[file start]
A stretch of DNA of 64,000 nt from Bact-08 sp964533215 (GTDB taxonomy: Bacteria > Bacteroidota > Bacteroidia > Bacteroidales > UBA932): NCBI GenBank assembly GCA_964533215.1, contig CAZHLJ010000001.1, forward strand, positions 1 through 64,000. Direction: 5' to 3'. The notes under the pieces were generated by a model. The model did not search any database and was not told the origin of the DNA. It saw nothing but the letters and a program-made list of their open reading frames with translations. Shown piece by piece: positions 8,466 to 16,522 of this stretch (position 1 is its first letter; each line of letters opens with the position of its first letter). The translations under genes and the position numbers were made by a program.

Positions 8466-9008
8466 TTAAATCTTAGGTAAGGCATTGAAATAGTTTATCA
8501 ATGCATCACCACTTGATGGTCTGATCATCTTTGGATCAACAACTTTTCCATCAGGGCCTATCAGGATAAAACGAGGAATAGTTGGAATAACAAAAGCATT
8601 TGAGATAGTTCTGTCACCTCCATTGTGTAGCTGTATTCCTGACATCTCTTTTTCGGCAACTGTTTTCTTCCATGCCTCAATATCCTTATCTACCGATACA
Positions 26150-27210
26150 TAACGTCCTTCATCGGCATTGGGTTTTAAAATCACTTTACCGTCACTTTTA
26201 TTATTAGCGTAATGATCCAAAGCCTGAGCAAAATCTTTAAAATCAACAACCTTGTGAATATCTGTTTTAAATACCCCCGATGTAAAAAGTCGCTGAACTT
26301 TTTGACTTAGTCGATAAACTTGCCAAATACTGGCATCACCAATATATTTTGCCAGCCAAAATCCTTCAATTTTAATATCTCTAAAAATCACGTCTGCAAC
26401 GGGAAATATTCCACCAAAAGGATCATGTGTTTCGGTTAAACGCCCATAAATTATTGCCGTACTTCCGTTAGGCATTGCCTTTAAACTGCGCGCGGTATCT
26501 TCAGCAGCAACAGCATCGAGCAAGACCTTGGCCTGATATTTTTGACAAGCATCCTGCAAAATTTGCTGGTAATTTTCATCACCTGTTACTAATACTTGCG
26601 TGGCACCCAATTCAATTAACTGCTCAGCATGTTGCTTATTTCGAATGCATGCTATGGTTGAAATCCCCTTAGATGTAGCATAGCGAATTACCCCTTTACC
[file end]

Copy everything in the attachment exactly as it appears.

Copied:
A stretch of DNA of 64,000 nt from Bact-08 sp964533215 (GTDB taxonomy: Bacteria > Bacteroidota > Bacteroidia > Bacteroidales > UBA932): NCBI GenBank assembly GCA_964533215.1, contig CAZHLJ010000001.1, forward strand, positions 1 through 64,000. Direction: 5' to 3'. The notes under the pieces were generated by a model. The model did not search any database and was not told the origin of the DNA. It saw nothing but the letters and a program-made list of their open reading frames with translations. Shown piece by piece: positions 8,466 to 16,522 of this stretch (position 1 is its first letter; each line of letters opens with the position of its first letter). The translations under genes and the position numbers were made by a program.

Positions 8466-9008
8466 TTAAATCTTAGGTAAGGCATTGAAATAGTTTATCA
8501 ATGCATCACCACTTGATGGTCTGATCATCTTTGGATCAACAACTTTTCCATCAGGGCCTATCAGGATAAAACGAGGAATAGTTGGAATAACAAAAGCATT
8601 TGAGATAGTTCTGTCACCTCCATTGTGTAGCTGTATTCCTGACATCTCTTTTTCGGCAACTGTTTTCTTCCATGCCTCAATATCCTTATCTACCGATACA
Positions 26150-27210
26150 TAACGTCCTTCATCGGCATTGGGTTTTAAAATCACTTTACCGTCACTTTTA
26201 TTATTAGCGTAATGATCCAAAGCCTGAGCAAAATCTTTAAAATCAACAACCTTGTGAATATCTGTTTTAAATACCCCCGATGTAAAAAGTCGCTGAACTT
26301 TTTGACTTAGTCGATAAACTTGCCAAATACTGGCATCACCAATATATTTTGCCAGCCAAAATCCTTCAATTTTAATATCTCTAAAAATCACGTCTGCAAC
26401 GGGAAATATTCCACCAAAAGGATCATGTGTTTCGGTTAAACGCCCATAAATTATTGCCGTACTTCCGTTAGGCATTGCCTTTAAACTGCGCGCGGTATCT
26501 TCAGCAGCAACAGCATCGAGCAAGACCTTGGCCTGATATTTTTGACAAGCATCCTGCAAAATTTGCTGGTAATTTTCATCACCTGTTACTAATACTTGCG
26601 TGGCACCCAATTCAATTAACTGCTCAGCATGTTGCTTATTTCGAATGCATGCTATGGTTGAAATCCCCTTAGATGTAGCATAGCGAATTACCCCTTTACC